• Factory A, 1979: Fuel Consumption Rate = 355 Litres Oil / T sugar

  • Factory A, 2008: Fuel Consumption Rate = 46.77 Litres Oil / T sugar

  • Factory A saved over 300 Litres of oil per tonne of sugar produced by using bagasse as fuel instead of purchasing fuel oil.

  • Assuming J$50 per litre of fuel oil, Factory A saved over J$15,000 per tonne of sugar produced in 2008.


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BAGASSE AS FUEL provide an incentive to:

…an examination of Cost Avoided for the industry

  • Average (All Factories), 1979: Fuel Consumption Rate = 121.71 Litres Oil / T sugar

  • Average (All Factories), 2008: Fuel Consumption Rate = 51.61 Litres Oil / T sugar

  • On average, factories saved about 70 Litres of oil per tonne of sugar produced by using bagasse as fuel instead of purchasing fuel oil.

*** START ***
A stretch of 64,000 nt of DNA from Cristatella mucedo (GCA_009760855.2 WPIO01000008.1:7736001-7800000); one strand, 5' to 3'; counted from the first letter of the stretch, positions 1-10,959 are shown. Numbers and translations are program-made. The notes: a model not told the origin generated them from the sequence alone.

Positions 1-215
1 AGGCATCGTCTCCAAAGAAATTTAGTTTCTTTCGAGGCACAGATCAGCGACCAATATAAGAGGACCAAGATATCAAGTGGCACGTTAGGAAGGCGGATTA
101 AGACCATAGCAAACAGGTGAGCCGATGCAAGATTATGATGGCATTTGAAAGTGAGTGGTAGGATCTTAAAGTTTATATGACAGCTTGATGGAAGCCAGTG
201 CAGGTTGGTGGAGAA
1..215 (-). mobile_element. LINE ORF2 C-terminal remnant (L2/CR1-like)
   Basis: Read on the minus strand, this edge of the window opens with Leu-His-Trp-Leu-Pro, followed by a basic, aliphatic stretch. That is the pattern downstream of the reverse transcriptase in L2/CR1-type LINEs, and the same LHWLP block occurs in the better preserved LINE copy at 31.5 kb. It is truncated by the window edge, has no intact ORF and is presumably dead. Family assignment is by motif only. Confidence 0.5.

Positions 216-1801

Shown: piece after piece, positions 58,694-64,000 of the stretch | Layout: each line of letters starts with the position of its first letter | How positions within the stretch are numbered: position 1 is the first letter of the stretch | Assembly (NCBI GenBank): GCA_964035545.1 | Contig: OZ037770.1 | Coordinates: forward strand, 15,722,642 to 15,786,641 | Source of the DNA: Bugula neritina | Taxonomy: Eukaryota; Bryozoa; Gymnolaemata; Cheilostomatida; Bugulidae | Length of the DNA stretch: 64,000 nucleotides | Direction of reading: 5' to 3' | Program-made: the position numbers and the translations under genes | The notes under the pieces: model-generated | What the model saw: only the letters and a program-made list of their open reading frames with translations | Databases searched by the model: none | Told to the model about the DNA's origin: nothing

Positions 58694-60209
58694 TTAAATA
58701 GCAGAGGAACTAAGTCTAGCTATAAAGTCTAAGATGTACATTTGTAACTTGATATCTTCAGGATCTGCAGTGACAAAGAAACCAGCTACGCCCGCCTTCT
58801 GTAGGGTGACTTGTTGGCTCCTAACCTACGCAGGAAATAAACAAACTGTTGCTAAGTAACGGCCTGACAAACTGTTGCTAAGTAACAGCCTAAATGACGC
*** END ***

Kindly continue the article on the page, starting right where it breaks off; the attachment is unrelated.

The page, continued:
• Assuming J$50 per litre of fuel oil, factories on average saved approximately J$3,500 per tonne of sugar produced in 2008.


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BAGASSE AS FUEL provide an incentive to:

…a possible new profit centre from electricity/power generation and sale

Images taken from “Cogeneration for Export”, (Biotherm Limited)


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JAMAICA’S NATIONAL ENERGY POLICY provide an incentive to:

Vision:

“a modern, efficient, diversified and environmentally sustainable energy sector providing affordable and accessible energy supplies with long-term energy security and supported by informed public behaviour on energy issues and an appropriate policy, regulatory and institutional framework”

Taken from Jamaica’s National Energy Policy 2009-2030, Ministry of Energy and Mining, October 2009